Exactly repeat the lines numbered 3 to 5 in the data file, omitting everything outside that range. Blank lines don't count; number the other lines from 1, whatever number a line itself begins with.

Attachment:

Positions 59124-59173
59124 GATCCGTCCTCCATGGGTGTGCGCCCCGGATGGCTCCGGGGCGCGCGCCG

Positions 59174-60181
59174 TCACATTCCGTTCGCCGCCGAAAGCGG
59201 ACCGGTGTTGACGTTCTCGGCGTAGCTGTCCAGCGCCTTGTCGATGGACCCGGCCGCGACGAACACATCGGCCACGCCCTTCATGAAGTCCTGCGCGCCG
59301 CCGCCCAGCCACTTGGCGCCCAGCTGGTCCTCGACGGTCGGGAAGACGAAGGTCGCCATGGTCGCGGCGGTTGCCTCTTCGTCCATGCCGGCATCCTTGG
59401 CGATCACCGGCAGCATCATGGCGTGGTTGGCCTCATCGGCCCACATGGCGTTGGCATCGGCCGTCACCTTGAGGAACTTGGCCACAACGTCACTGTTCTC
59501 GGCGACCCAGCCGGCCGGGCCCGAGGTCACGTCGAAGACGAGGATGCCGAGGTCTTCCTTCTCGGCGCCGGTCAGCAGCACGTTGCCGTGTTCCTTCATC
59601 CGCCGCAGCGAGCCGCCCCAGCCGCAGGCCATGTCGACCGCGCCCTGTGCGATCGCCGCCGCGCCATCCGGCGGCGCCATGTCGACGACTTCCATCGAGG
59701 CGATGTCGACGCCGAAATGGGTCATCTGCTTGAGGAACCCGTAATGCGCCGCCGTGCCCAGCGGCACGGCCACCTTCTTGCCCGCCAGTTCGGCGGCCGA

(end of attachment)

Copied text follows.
Positions 59174-60181
59174 TCACATTCCGTTCGCCGCCGAAAGCGG
59201 ACCGGTGTTGACGTTCTCGGCGTAGCTGTCCAGCGCCTTGTCGATGGACCCGGCCGCGACGAACACATCGGCCACGCCCTTCATGAAGTCCTGCGCGCCG